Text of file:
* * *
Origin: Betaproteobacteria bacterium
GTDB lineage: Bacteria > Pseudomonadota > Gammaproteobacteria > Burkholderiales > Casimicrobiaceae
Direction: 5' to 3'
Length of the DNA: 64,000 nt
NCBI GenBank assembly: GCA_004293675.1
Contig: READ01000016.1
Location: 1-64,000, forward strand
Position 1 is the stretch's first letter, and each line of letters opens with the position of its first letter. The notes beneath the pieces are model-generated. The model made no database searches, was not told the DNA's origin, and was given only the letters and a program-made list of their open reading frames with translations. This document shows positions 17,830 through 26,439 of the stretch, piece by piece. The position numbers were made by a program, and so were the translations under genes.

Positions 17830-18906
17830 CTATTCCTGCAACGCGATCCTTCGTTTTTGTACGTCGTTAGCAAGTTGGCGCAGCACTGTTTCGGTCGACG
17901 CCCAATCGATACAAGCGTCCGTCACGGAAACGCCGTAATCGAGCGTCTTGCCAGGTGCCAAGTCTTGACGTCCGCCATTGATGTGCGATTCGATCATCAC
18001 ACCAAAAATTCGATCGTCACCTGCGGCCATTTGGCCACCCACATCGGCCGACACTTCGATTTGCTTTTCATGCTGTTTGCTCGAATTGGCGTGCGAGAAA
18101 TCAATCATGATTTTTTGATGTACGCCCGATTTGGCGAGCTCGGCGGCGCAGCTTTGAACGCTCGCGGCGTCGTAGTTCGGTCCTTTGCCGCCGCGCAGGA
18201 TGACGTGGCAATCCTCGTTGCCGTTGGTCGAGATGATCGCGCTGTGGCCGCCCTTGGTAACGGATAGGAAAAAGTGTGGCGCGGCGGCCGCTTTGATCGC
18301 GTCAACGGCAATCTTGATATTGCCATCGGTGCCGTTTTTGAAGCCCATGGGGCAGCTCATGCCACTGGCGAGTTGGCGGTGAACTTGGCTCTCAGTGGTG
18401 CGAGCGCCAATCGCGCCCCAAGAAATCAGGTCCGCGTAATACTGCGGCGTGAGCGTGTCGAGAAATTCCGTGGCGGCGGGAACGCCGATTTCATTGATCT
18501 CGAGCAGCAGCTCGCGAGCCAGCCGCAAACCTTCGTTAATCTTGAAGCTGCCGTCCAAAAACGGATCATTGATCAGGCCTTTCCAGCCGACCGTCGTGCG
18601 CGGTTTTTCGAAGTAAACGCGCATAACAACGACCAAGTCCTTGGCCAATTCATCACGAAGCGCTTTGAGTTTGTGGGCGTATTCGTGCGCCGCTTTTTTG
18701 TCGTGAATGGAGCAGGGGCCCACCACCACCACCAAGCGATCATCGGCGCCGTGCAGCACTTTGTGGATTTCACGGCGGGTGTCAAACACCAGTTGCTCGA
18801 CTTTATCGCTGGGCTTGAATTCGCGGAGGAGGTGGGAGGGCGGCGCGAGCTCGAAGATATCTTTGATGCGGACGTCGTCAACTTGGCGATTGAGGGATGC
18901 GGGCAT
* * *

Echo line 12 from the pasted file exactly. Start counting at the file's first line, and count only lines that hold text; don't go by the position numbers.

18001 ACCAAAAATTCGATCGTCACCTGCGGCCATTTGGCCACCCACATCGGCCGACACTTCGATTTGCTTTTCATGCTGTTTGCTCGAATTGGCGTGCGAGAAA